Former Treasury secretary Summers adapts his style

On a warm Monday in late April, the president dined with some of the sharpest critics of his handling of the financial crisis. Just that morning, one of his guests, Nobel prize winner Paul Krugman had complained in his New York Times column that the administration "will probably let the bankers off with nothing more than a few stern speeches."

For roughly 90 minutes, over plates of savory roast beef and the first lettuce from the new White House vegetable garden, President Obama and some of the nation's leading economists debated the fine points of bank restructuring and financial bailouts. The half-dozen attendees included another Nobel prize winner, Joseph Stiglitz; former Federal Reserve Board governor Alan Blinder; Harvard University's Kenneth Rogoff; and Jeffrey Sachs of Columbia University.

The dinner represented an unusual moment in official Washington: a president, breaking bread with impassioned, well-credentialed opponents of his signature policy initiative. To some, the episode also underscored a key question about a rumpled figure at the table, who was uncharacteristically quiet much of the evening. As director of the National Economic Council, Larry Summers, 54, is charged with ensuring that the president hears all sides of the complex financial and economic issues confronting him. It's an unlikely role for the opinionated Summers, a brilliant, bulldozing former Treasury secretary with a reputation for chewing through dissenting voices with the same fervor he brings to an undefended buffet table.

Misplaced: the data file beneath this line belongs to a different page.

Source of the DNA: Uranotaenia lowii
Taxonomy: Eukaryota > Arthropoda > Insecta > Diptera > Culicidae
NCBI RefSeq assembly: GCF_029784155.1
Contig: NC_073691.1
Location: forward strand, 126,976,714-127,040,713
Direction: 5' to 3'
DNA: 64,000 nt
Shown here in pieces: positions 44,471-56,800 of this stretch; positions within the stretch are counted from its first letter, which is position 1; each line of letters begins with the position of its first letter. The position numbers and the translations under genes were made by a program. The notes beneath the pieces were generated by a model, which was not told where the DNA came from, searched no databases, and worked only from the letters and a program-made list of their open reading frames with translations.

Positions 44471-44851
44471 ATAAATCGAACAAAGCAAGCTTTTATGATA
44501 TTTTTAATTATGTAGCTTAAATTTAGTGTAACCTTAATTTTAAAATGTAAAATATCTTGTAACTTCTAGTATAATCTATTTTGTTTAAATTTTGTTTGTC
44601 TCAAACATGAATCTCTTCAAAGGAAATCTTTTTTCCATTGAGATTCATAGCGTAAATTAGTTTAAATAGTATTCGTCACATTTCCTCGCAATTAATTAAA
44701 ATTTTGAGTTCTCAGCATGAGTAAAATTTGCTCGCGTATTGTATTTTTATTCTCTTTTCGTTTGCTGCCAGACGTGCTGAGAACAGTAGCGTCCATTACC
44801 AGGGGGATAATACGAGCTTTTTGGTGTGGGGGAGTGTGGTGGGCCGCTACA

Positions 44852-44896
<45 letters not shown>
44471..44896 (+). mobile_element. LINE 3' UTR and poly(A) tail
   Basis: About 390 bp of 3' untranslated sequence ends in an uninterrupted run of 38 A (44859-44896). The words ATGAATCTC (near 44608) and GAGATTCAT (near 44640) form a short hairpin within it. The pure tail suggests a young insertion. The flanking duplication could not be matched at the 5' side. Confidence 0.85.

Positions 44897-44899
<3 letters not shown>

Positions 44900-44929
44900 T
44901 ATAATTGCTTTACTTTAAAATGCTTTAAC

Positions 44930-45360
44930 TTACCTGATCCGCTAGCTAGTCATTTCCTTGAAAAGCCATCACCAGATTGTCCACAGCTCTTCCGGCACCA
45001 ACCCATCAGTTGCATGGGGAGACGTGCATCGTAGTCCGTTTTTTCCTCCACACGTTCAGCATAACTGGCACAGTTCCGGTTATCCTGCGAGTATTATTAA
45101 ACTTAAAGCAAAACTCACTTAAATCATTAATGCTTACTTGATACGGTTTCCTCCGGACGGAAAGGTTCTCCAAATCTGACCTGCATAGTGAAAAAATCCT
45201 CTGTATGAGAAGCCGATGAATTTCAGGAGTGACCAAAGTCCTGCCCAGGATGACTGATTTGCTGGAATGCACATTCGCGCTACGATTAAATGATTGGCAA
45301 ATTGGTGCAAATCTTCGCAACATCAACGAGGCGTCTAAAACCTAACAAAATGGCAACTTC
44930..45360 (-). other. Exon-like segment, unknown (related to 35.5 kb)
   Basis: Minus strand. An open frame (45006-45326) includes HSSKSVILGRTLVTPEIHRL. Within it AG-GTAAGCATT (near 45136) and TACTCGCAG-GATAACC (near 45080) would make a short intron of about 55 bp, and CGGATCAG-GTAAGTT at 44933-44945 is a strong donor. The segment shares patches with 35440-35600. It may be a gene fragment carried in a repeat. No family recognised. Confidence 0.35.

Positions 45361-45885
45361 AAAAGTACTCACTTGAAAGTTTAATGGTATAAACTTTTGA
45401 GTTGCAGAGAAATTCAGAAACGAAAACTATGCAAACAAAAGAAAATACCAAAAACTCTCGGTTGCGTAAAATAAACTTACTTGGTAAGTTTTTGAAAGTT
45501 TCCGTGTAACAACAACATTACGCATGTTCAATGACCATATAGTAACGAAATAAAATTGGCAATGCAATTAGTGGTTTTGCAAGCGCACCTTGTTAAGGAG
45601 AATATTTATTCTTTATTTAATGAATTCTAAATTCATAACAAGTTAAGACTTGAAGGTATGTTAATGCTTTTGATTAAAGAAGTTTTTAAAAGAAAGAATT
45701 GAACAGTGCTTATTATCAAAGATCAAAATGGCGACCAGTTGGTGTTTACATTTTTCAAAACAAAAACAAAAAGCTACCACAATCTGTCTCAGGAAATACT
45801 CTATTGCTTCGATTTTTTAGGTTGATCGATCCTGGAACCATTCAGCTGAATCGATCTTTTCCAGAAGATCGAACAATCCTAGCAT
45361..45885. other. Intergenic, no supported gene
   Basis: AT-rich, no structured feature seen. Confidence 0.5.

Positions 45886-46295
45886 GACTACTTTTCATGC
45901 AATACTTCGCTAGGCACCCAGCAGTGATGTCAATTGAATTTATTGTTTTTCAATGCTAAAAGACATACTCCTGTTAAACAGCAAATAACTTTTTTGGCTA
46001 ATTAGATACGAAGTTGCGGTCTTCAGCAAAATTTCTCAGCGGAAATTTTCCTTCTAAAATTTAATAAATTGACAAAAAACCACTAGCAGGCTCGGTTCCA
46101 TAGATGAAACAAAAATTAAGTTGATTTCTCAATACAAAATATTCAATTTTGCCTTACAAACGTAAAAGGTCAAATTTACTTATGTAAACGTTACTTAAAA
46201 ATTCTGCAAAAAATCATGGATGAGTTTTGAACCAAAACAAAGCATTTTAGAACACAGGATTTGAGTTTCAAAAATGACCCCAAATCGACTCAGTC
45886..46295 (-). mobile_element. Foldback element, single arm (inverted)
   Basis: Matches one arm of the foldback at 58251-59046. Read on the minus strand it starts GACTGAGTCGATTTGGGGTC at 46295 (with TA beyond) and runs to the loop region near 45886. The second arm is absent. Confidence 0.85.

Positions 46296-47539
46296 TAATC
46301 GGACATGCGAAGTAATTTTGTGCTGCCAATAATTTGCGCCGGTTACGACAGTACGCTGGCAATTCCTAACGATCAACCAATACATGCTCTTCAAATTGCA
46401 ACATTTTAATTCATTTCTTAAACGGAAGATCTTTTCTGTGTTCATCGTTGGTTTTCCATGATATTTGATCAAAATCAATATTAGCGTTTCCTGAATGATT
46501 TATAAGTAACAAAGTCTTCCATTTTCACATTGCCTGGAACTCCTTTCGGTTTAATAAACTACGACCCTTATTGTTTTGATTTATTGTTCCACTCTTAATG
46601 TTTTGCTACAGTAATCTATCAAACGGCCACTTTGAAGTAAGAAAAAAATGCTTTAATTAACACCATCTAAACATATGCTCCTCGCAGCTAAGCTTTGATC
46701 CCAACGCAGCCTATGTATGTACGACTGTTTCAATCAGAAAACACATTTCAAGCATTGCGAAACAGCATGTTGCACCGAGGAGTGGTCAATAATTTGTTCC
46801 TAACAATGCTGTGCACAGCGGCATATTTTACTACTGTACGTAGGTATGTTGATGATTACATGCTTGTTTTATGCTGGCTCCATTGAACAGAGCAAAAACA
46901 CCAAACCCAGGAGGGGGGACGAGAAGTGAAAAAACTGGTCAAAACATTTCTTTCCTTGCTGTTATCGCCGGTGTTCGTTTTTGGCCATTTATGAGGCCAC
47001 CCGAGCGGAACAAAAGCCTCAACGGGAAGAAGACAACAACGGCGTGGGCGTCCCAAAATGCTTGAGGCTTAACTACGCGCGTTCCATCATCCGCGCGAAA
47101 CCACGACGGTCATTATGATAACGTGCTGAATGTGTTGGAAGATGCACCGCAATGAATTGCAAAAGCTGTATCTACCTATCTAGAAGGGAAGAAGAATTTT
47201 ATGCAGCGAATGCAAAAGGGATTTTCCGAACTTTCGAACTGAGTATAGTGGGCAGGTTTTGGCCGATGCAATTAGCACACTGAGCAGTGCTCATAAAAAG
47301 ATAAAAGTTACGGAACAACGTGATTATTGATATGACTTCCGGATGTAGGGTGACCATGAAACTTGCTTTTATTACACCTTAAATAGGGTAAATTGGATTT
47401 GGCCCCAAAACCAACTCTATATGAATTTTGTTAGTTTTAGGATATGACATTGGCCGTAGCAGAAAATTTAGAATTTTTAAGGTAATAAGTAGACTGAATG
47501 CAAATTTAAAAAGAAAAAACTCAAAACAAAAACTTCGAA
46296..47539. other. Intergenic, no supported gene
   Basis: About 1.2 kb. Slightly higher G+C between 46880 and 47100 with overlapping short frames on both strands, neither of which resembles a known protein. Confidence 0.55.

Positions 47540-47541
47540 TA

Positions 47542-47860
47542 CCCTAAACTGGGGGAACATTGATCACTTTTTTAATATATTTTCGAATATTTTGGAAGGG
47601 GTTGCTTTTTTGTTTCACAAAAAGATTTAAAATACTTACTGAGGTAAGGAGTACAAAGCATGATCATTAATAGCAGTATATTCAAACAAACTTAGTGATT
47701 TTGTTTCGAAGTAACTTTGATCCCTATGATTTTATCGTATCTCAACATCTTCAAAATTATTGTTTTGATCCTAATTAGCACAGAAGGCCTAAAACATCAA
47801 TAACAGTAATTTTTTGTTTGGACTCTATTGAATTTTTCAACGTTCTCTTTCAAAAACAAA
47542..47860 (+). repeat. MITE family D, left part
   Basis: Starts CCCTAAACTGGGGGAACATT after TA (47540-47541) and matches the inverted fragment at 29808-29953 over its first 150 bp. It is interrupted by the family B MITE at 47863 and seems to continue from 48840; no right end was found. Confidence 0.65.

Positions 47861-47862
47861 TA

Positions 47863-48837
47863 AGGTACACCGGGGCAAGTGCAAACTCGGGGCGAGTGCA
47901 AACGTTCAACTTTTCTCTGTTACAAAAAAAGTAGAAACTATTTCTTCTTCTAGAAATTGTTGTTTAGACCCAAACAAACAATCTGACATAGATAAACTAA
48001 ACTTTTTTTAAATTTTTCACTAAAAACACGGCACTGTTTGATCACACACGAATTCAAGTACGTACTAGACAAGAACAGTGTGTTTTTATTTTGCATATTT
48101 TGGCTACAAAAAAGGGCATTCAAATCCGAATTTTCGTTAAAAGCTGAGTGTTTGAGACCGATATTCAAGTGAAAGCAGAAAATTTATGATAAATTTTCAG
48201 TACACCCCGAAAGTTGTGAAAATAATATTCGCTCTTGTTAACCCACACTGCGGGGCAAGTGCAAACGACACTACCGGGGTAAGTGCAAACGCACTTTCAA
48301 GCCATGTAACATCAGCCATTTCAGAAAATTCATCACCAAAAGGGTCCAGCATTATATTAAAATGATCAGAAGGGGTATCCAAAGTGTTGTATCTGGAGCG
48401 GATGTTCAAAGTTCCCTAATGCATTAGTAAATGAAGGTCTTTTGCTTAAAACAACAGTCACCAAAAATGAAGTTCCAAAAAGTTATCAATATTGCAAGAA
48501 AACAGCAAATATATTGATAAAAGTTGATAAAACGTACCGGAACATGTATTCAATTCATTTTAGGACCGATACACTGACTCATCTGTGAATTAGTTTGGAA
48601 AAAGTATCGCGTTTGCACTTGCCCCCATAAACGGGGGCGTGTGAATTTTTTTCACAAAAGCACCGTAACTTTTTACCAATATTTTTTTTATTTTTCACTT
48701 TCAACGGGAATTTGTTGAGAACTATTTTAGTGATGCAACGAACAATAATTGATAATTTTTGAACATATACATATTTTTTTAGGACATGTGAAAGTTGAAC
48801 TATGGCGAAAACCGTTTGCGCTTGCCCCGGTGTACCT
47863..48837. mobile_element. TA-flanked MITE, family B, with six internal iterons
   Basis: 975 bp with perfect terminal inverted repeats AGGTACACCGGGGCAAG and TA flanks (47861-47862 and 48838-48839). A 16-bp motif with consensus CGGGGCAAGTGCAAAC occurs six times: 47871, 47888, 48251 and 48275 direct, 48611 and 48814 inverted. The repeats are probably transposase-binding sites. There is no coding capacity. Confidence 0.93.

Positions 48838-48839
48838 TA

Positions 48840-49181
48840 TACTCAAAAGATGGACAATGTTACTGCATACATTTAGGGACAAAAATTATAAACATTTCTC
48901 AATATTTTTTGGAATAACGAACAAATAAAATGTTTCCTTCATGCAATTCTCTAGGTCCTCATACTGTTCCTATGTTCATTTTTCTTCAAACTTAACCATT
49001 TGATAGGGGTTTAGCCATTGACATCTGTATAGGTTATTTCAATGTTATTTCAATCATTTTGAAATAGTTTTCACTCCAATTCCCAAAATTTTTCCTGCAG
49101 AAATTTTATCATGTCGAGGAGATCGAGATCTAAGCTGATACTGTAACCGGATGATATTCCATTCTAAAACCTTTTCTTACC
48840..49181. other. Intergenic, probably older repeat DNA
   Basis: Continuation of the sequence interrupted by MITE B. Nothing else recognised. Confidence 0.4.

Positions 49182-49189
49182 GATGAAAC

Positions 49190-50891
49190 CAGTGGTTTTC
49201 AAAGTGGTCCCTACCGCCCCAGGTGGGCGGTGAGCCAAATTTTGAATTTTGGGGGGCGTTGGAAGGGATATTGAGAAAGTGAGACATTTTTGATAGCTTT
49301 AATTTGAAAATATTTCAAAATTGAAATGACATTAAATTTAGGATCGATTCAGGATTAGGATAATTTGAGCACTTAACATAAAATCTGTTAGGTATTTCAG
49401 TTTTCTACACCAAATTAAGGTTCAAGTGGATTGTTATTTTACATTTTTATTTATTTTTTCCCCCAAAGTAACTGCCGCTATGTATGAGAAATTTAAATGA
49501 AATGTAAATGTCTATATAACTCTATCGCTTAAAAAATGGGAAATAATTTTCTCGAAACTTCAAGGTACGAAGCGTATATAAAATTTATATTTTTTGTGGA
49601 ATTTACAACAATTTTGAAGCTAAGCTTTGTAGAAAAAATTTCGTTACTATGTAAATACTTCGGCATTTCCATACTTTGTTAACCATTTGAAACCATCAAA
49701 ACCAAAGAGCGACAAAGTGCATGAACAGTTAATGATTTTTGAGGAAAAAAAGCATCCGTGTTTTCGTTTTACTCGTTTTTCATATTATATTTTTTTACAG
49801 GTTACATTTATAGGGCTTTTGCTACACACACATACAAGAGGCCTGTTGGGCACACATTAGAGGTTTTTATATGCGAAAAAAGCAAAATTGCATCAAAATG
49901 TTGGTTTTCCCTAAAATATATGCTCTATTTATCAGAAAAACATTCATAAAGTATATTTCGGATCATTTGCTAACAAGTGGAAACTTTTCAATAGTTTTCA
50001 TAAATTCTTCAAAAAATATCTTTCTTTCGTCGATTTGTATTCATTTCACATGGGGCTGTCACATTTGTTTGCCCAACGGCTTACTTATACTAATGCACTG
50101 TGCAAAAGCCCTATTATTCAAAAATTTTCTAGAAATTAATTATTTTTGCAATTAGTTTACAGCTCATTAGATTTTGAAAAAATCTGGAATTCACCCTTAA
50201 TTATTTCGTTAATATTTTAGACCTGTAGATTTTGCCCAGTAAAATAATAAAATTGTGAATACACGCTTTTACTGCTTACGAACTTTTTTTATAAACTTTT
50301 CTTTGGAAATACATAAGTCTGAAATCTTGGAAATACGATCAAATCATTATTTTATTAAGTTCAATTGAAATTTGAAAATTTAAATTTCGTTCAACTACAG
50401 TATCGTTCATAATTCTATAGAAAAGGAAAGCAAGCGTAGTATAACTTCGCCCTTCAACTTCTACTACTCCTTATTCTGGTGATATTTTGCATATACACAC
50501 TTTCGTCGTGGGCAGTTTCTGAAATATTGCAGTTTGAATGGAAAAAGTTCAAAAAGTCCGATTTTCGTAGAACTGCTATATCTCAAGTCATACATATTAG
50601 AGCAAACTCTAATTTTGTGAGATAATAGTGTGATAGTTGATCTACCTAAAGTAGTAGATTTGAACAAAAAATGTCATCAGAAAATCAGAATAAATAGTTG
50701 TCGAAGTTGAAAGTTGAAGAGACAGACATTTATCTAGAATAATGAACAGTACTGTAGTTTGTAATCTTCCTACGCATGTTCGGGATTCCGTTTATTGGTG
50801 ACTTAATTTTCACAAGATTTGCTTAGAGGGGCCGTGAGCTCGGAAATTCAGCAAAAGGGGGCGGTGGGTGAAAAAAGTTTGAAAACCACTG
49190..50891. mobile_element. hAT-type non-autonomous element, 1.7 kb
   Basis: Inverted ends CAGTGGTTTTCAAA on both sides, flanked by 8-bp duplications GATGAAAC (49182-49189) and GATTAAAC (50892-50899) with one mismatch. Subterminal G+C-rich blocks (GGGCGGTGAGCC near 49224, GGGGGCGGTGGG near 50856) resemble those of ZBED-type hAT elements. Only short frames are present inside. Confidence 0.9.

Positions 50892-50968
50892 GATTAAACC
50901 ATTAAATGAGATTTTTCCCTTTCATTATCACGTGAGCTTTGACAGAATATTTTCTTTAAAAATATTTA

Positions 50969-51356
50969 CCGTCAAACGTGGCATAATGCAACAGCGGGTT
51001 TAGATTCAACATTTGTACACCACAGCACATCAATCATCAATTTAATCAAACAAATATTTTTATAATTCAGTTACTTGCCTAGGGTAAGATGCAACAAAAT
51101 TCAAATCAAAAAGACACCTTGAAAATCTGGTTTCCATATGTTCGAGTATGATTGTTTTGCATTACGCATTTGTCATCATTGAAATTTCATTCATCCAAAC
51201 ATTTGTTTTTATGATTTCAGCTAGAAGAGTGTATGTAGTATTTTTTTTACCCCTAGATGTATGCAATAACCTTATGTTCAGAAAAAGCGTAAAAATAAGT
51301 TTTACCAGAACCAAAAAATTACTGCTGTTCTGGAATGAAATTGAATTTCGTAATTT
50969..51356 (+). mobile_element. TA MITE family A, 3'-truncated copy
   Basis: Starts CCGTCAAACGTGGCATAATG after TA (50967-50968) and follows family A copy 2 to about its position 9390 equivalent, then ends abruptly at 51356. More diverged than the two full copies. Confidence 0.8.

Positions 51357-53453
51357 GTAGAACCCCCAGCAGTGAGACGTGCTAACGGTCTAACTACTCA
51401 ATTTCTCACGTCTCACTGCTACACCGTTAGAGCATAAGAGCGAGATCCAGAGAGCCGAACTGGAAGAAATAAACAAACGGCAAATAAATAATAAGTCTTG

"Larry's a debater, and he wants to win," said Stiglitz.

In a 40-minute interview in his West Wing office, Summers says placidly, "I'm trying to make sure the president has access to the best thinking he can have."

"There is a sense within the Treasury Department and within the White House that the changes to U.S. markets are actually going to be less than people expect. Not only are we not headed to European-style socialism, we're not even headed that far from where we were," says David Rothkopf, a Washington, D.C., consultant who worked with Summers in the Clinton administration.

A born economist

Summers was almost literally a born economist. Both of his parents were economists; two uncles won Nobel Memorial Prizes in Economic Sciences. He entered the Massachusetts Institute of Technology at age 16, did graduate work at Harvard University and eventually became one of the youngest tenured professors in Harvard's roughly 350-year history.

A brilliant academic career led to top policy jobs at the World Bank and then in the Clinton administration, where he eventually succeeded Robert Rubin as Treasury secretary.

Summers was deeply involved in the U.S. handling of financial crises in Mexico, Asia and Russia during the 1990s and was a forceful advocate of open markets and deregulation.

After leaving government, Summers returned to Harvard in 2001 as president of the university. It was a rocky interlude, ultimately undone by comments he made in 2005 casting doubt on women's innate aptitude for science and math. The remarks ignited a fierce gender controversy, and Summers resigned the following year. Whatever personal angst the incident caused, his exile turned out to be a profitable one. He took a part-time position advising hedge fund managers at D.E. Shaw & Co. in New York that paid more than $5 million.

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